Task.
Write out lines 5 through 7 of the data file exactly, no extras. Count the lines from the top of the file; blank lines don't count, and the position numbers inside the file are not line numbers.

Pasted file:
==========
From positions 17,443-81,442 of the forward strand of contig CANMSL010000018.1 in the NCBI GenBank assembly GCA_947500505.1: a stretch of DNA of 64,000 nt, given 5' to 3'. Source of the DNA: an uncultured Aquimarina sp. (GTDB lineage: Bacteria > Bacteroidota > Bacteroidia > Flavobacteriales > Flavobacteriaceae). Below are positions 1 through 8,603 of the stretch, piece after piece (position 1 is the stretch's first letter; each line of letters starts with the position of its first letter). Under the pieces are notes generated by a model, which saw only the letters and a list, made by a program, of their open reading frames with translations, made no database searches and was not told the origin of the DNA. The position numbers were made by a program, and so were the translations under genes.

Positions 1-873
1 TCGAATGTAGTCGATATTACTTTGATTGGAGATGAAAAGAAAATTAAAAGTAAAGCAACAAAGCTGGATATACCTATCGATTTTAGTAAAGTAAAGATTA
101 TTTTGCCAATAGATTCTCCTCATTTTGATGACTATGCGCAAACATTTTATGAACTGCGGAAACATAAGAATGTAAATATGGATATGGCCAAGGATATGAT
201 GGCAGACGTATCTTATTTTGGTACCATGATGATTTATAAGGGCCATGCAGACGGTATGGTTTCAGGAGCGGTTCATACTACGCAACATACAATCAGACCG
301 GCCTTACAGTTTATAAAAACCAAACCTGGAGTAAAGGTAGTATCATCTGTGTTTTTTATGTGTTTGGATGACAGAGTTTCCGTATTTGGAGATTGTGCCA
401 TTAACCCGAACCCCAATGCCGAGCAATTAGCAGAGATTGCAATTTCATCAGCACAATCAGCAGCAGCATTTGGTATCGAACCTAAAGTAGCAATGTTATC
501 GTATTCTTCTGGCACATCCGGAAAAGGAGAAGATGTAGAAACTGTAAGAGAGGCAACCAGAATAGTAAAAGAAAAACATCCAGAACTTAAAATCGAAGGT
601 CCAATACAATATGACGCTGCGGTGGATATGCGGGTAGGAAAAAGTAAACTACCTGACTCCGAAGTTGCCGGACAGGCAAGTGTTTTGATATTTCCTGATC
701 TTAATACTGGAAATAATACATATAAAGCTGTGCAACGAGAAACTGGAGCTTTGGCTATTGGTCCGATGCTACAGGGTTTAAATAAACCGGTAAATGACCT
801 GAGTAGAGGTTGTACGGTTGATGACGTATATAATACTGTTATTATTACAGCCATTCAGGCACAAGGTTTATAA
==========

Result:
201 GGCAGACGTATCTTATTTTGGTACCATGATGATTTATAAGGGCCATGCAGACGGTATGGTTTCAGGAGCGGTTCATACTACGCAACATACAATCAGACCG
301 GCCTTACAGTTTATAAAAACCAAACCTGGAGTAAAGGTAGTATCATCTGTGTTTTTTATGTGTTTGGATGACAGAGTTTCCGTATTTGGAGATTGTGCCA
401 TTAACCCGAACCCCAATGCCGAGCAATTAGCAGAGATTGCAATTTCATCAGCACAATCAGCAGCAGCATTTGGTATCGAACCTAAAGTAGCAATGTTATC